“If that’s what the vision still is, then this doesn’t seem consistent with that. I’m open to changing the vision, and that’s going to make me unpopular with some of you out there,” Bourne said. “I’m just not convinced that the way to change the vision is property by property and owner by owner as we go, because that’s the opposite of strategy. It’s kind of reactionary, and we might not like what we end up with if we make the decision house by house, business by business, hour by hour.”

Local residents and community members spoke at the meeting about the matter, both for and against extending service hours. John Humphreys, a former owner of Ramos House Café who is still involved with the restaurant, said Ramos House Café may have to shutter its doors for good if it has to continue closing before sunset.

“I’m not asking for anything close to what (other restaurants) have been granted—just a fighting chance for survival,” Humphreys said. “The ability to do an early dinner service with last call at 9 p.m. Everyone done by 10. Glasses down, restaurant closed. No weddings, no dancing, no nonsense.”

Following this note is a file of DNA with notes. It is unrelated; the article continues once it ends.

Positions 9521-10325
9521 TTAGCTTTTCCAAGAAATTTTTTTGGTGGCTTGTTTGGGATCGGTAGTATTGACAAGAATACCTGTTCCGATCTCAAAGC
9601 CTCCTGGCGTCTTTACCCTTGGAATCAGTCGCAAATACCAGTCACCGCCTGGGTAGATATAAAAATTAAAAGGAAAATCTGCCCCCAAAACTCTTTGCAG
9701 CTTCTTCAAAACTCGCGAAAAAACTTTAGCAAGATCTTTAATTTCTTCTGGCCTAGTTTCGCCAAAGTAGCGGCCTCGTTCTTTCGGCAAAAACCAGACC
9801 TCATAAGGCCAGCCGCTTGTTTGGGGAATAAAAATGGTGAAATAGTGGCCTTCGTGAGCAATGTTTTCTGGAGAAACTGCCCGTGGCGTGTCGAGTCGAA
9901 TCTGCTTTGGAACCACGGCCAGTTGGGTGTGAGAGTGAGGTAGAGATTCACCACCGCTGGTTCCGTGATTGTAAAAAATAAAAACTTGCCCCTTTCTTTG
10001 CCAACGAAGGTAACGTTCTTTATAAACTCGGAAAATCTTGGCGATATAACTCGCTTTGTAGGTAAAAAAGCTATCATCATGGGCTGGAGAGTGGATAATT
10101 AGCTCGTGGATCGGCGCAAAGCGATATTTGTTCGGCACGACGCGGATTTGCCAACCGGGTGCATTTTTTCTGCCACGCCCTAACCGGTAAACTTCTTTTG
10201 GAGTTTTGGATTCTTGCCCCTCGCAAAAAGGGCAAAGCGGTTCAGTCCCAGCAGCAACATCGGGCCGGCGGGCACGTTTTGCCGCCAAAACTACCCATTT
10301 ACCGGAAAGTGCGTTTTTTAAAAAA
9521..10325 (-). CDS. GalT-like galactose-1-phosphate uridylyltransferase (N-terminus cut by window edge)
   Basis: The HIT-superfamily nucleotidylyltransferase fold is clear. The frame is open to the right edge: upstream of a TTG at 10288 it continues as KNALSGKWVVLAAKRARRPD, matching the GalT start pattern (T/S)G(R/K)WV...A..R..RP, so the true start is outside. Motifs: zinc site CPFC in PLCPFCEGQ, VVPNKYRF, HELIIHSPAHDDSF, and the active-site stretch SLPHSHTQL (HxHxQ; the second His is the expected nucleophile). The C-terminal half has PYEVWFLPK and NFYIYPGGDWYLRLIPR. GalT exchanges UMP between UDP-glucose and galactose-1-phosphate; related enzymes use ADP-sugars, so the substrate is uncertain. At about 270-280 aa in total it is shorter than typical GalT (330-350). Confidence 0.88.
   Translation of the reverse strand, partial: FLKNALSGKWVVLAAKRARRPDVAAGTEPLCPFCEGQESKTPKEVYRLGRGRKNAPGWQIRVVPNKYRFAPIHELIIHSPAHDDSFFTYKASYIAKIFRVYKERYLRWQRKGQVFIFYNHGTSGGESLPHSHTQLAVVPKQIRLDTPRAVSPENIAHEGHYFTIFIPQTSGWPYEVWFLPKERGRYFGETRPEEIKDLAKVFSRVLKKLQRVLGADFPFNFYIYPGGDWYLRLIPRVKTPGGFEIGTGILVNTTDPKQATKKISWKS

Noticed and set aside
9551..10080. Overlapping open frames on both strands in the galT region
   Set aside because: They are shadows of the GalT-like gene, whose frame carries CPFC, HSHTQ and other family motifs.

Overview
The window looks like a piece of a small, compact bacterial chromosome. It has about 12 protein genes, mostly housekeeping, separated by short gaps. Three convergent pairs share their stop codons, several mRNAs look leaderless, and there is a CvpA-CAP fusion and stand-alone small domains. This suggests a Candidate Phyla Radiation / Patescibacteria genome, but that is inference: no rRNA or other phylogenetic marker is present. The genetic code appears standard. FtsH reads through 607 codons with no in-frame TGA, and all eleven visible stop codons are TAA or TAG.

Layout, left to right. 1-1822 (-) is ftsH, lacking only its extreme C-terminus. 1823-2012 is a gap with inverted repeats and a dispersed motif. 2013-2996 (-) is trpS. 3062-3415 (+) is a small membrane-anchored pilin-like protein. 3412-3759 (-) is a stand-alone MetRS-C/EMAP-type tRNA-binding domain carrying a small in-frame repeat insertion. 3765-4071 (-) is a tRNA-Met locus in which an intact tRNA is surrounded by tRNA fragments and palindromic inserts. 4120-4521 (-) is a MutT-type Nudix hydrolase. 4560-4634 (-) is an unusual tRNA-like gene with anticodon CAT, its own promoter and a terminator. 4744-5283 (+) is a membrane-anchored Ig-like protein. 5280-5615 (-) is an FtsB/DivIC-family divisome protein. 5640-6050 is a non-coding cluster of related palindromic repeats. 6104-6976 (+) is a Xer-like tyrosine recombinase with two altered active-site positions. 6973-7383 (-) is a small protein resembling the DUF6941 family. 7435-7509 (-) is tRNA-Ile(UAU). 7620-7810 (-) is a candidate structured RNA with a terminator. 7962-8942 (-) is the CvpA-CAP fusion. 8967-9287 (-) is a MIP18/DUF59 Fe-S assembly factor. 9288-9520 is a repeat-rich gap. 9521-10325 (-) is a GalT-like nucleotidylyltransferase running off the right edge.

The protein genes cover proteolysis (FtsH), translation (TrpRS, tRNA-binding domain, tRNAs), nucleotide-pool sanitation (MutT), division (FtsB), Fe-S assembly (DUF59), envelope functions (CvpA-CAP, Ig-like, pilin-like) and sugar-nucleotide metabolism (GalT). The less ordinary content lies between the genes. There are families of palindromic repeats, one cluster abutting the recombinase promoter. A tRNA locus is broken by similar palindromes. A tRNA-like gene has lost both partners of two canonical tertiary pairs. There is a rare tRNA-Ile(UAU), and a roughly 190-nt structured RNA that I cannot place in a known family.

Damian Orozco, the third-generation owner and operator of The Tea House, said the family-owned restaurant has been in the area for more than 24 years and employs 32 people—19 of them San Juan residents.

“(The Tea House is) a business that is my passion, serving both locals and out-of-town guests who are enchanted by Los Rios and its charming character and giving them an unparalleled dining experience,” Orozco said. “The amendment to the Los Rios Specific Plan (that is) before you will allow two long-standing small restaurants the opportunity to be open for dinner and offer an extended alcohol menu.”

Los Rios Street resident Stephen Rios asked the council to not approve the request, saying the city is losing control over the area.

“The proposed extended hours for the Ramos House will increase their operating hours by 100% and The Tea House by about 55% to 60%. As has been said many times, these owners knew the rules and regulations that applied to them when they began the operation,” Rios said. “Now, we virtually see no code enforcement on Los Rios Street. We see delivery trucks, limos, tour buses, party buses that are blocking the street. … We have lost the daytime use and enjoyment of Los Rios Street.”